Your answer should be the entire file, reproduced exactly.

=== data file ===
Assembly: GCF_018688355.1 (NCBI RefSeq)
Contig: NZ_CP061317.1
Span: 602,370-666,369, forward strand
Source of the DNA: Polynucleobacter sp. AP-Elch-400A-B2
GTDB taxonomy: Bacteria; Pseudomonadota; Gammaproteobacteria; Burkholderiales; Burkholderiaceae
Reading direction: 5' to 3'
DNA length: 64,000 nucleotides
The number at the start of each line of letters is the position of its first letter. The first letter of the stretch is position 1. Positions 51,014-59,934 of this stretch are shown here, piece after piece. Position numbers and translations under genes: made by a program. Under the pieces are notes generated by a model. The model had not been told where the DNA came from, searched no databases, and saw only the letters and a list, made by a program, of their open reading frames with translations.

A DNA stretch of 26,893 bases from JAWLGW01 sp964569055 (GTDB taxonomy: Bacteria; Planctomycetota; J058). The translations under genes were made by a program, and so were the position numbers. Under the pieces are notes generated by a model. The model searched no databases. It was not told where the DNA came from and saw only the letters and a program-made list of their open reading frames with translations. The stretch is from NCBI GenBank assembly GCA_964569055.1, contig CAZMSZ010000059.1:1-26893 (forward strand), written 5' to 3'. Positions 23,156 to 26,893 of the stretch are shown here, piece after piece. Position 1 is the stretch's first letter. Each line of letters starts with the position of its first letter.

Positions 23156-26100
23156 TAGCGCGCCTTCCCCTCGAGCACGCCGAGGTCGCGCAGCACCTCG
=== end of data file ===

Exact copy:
Assembly: GCF_018688355.1 (NCBI RefSeq)
Contig: NZ_CP061317.1
Span: 602,370-666,369, forward strand
Source of the DNA: Polynucleobacter sp. AP-Elch-400A-B2
GTDB taxonomy: Bacteria; Pseudomonadota; Gammaproteobacteria; Burkholderiales; Burkholderiaceae
Reading direction: 5' to 3'
DNA length: 64,000 nucleotides
The number at the start of each line of letters is the position of its first letter. The first letter of the stretch is position 1. Positions 51,014-59,934 of this stretch are shown here, piece after piece. Position numbers and translations under genes: made by a program. Under the pieces are notes generated by a model. The model had not been told where the DNA came from, searched no databases, and saw only the letters and a list, made by a program, of their open reading frames with translations.

A DNA stretch of 26,893 bases from JAWLGW01 sp964569055 (GTDB taxonomy: Bacteria; Planctomycetota; J058). The translations under genes were made by a program, and so were the position numbers. Under the pieces are notes generated by a model. The model searched no databases. It was not told where the DNA came from and saw only the letters and a program-made list of their open reading frames with translations. The stretch is from NCBI GenBank assembly GCA_964569055.1, contig CAZMSZ010000059.1:1-26893 (forward strand), written 5' to 3'. Positions 23,156 to 26,893 of the stretch are shown here, piece after piece. Position 1 is the stretch's first letter. Each line of letters starts with the position of its first letter.

Positions 23156-26100
23156 TAGCGCGCCTTCCCCTCGAGCACGCCGAGGTCGCGCAGCACCTCG